“Last time, on ‘BOW SELECTA’…” Cue a montage of images – me in Robin Hood kit, Nottingham Castle gates with a big ‘Closed’ sign on them, me looking a bit sad in an obviously staged and uncomfortable photoshoot at the Pearson Centre, Beeston, all accompanied by a gravelly American voiceover… “Tim wrote about bereavement, male mental health in Beeston and the potential reopening of Nottingham Castle. Now, in the explosive climax to that article he reveals all…”

That’d be *great*, right? So, having promised to get stuck in and find out more about support groups in our lovely town what did I do, what did I find out and is it any good?

Well the Castle is definitely reopening and… yea, I’m not allowed to say much more about that. Yet. <grin>

As for the mental health groups in Beeston – no idea, I did nothing. Shocking, I know. Not because I didn’t want to, admittedly – but because I instead ended up talking with a few friends who’d had some really horrendous issues to deal with recently (including a couple of them suddenly losing their long-term partners, for instance) and they said they found talking to me helpful – and that in turn helped me too, because talking is both important and cathartic.

I’d had some very lovely people help me though when I was out of my mind with grief about losing my late wife Sal; family, friends and even via some lovely messages from strangers on the internet (you see there *are* nice people out there, truly) – and not just in the first few weeks or months but in an ongoing way. I’m still hugely thankful, overwhelmed and indebted to them for it; nearly six years later I think I’m just about OK, mostly – I still have bad days, broken-hearted days and sometimes really dark days, but with their help and that of our beautiful baby girl Scarlett (now a bouncing, happy and enthusiastic *nine*, and a complete joy) I’m ‘getting there’, as they say. Mostly.

But to bring this back to Beeston I’d like to tell you of a real act of true kindness by a local company that will soon be playing a much bigger part in our town’s social life.

As Nottingham’s official Robin Hood I’ve made a lot of friends over the years and one of Sal’s and my favourite annual occurrences were beer festivals – of course the CAMRA Nottingham Robin Hood Beer and Cider Festival (or the ‘Me Festival’ as I jokingly call it) but also the Lincoln Green Brewery Beer Festival at their brewery in sunny Hucknall. Sal and I would turn up in full medieval kit to mingle, pose for photos and (of course) enjoy some of their fabulous beers. Scarlett used to come with us too, obviously not partaking but still enjoying it and definitely taking the limelight from us on many an occasion!

So it was a bit of a surprise to me when after Sal died I got a call from Lincoln Green asking me if I’d like to come in to the brewery to help brew a beer. I recall it clearly, I was face down on my bed, having managed to get up and get Scarlett ready for and taken her to nursery; I’d just collapsed back down and wanted nothing to do with people, the world – or anything, to be honest. But I said yes because they were such nice people and I thought I should probably force myself to do something. And then I decided I couldn’t. And then that I would, then wouldn’t – you get the picture.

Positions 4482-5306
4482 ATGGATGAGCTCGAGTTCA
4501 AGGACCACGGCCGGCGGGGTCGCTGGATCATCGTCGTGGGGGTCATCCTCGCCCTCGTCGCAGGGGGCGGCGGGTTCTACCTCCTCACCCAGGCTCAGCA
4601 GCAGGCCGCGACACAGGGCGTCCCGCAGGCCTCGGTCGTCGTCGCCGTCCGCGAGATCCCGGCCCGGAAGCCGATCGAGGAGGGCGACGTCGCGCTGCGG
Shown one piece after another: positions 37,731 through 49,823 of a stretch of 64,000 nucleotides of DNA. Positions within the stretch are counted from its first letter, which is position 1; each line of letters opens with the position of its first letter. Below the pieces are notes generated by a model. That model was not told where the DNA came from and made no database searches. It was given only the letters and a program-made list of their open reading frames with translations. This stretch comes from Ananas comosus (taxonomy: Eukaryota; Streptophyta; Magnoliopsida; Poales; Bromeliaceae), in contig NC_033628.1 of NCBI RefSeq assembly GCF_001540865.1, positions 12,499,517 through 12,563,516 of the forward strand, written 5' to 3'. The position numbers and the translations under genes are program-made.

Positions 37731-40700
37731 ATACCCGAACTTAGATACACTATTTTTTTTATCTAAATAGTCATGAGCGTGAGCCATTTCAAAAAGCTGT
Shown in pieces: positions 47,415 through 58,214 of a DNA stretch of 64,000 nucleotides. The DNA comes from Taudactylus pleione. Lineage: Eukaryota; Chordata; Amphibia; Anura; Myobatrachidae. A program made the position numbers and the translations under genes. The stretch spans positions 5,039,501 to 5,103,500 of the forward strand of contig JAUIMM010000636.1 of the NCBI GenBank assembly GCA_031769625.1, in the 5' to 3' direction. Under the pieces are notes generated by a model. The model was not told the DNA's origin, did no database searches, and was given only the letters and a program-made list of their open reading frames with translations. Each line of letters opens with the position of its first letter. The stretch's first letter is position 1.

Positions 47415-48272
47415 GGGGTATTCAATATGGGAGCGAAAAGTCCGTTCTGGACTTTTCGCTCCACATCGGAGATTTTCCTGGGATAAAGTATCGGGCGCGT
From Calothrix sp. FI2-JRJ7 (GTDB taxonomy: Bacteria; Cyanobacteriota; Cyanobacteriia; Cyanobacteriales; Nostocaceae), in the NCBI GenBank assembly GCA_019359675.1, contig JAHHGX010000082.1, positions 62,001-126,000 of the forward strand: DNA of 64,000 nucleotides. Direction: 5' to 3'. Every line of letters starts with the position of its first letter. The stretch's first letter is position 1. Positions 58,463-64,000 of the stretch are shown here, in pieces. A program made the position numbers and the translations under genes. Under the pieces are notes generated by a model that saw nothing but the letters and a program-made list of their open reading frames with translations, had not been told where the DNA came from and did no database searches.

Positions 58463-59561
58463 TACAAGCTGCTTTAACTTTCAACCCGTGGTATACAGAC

On the day and literally right at the last minute I finally decided I would go, although it was a damned close thing. I rocked up at the brewery, to be met by the wonderful Anthony Hughes who owns it, the equally excellent Anthony Hewitt who persuaded me to come and several others. I was asked to pour Beeston made honey into the brew, which was actually great fun – and then I went home, thinking no more of it but very grateful for everyone’s friendship and support.

It was only sometime later, on the day of the big CAMRA Nottingham Robin Hood Beer and Cider Festival up at Nottingham Castle I was told what unbeknownst to me I’d actually helped to create – Lincoln Green had brewed a special honey beer (using the honey I’d poured in) specially for the festival and named it after Sal in her honour – ‘Sally Pollard’s Honey’d Amber’, a gloriously tasty beer she’d have absolutely loved. Not only that, they’d secretly invited three other breweries to brew other beers named after her too. I was blown away by everyone’s affection, compassion and love for Sal (and Scarlett and me) and I still am – it was a genuine act of true kindness.

And now, as you can read elsewhere in this issue, Lincoln Green are soon opening two separate premises in what was The White Lion pub right in the centre of Beeston and I for one cannot wait to see what they’re going to do with the place, how they grow, become another successful part of Beeston and become involved in the community with the same amount of heart they showed me. So I know I’m biased, but I’ll certainly be welcoming them with open arms and most definitely raising a glass (or two) to and with them as well.

And I know for sure #SalWouldApprove 🙂